For fans of Shirley Jackson, Neil Gaiman, Roald Dahl, and Edward Gorey, a beguiling and disarming debut novel from an award-winning British author about a mysterious group of children who appear to a disfigured recluse and his country doctor - and the startling revelations their behavior evokes.
In a sprawling estate, willfully secluded, lives Morgan Fletcher, the disfigured heir to a fortune of mysterious origins. Morgan spends his days in quiet study, avoiding his reflection in mirrors and the lake at the end of his garden. One day, two children, Moira and David, appear. Morgan takes them in, giving them free reign of the mansion he shares with his housekeeper Engel. Then more children begin to show up.
Dr. Crane, the town physician and Morgan's lone tether to the outside world, is as taken with the children as Morgan, and begins to spend more time in Morgan's library. But the children behave strangely. They show a prescient understanding of Morgan's past, and their bizarre discoveries in the mansion attics grow increasingly disturbing. Every day the children seem to disappear into the hidden rooms of the estate, and perhaps, into the hidden corners of Morgan's mind.
The Children's Home is a genre-defying, utterly bewitching masterwork, an inversion of modern fairy tales like The Chronicles of Narnia and The Golden Compass, in which children visit faraway lands to accomplish elusive tasks. Lambert writes from the perspective of the visited, weaving elements of psychological suspense, Jamesian stream of consciousness, and neo-gothic horror, to reveal the inescapable effects of abandonment, isolation, and the grotesque - as well as the glimmers of goodness - buried deep within the soul.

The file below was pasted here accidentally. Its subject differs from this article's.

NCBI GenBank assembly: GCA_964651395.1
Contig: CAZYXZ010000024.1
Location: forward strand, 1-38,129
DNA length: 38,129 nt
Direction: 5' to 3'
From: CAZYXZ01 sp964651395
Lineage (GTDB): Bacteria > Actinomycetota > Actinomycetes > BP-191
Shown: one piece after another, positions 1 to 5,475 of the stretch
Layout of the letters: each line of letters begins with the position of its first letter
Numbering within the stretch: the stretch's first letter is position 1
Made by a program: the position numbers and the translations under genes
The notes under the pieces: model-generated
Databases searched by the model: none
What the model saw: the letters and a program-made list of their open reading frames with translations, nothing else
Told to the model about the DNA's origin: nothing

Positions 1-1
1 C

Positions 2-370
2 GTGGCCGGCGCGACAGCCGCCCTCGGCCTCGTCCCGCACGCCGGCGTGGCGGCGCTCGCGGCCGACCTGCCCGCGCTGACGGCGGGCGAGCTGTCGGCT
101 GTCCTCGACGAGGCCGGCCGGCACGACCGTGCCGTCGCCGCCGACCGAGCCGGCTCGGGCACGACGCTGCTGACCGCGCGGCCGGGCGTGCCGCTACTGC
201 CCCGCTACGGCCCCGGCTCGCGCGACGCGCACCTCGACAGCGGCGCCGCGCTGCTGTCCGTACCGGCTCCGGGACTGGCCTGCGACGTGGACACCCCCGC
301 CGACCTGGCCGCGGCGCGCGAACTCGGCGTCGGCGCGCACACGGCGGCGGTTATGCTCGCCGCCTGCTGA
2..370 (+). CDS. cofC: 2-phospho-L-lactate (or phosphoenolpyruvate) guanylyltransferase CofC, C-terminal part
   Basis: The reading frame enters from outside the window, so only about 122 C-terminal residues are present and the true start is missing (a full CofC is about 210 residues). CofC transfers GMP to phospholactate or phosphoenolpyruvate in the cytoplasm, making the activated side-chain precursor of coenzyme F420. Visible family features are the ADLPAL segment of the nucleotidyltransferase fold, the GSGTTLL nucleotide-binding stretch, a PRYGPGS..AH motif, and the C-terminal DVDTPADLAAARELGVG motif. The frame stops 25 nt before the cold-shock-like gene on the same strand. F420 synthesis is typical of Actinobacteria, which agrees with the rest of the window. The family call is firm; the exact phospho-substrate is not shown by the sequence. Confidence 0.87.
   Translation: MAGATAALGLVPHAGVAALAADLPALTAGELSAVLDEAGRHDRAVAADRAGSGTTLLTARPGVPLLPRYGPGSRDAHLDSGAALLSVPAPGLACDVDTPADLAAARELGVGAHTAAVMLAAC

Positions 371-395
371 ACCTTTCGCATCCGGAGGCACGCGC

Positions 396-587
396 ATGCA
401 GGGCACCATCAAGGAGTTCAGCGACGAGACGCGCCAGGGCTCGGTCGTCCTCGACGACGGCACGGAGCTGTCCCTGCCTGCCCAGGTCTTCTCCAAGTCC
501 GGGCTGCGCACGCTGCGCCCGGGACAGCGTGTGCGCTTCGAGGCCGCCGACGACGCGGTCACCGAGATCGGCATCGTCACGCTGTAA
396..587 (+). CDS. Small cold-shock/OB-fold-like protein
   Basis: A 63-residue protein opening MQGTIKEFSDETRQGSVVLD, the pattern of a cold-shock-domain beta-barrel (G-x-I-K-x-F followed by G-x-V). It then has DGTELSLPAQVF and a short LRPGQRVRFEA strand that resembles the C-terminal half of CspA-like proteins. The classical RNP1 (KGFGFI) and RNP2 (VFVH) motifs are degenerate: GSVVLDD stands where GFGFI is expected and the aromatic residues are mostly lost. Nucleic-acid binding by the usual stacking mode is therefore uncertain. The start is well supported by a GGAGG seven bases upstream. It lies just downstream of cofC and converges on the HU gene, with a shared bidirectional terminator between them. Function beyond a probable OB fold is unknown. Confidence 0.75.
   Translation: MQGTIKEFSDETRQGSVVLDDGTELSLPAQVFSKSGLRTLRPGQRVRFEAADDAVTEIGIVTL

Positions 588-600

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Not bad, but anticlimatic
The first half of the book was great, but then I lost interest. I liked the caring nature of Dr. Crane, and Morgan was an interesting character too. I enjoyed learning Morgan's history and finding out how he became the man that he is.
Sure. There was nothing overtly wrong with this book, it was just not really my cup of tea.
Todd Haberkorn did a wonder job as narrator! However, I think this book could have benefited more with a British narrator.
If anything it inspired me to write a review because thus far there is only one for this book.
If you like stories with creepy children, weird and wonderful characters, and a bizarre story line, then you might really enjoy this book. I personally love books that leave me feeling thoroughly disturbed, but I found this book to be rather tame, especially because I was expecting more. I'd classify this book more along the lines of a Gothic horror. Nonetheless, it's not bad but not the best thing I've read either.
what the heck did I just listen too?
- Forever Smiling Mama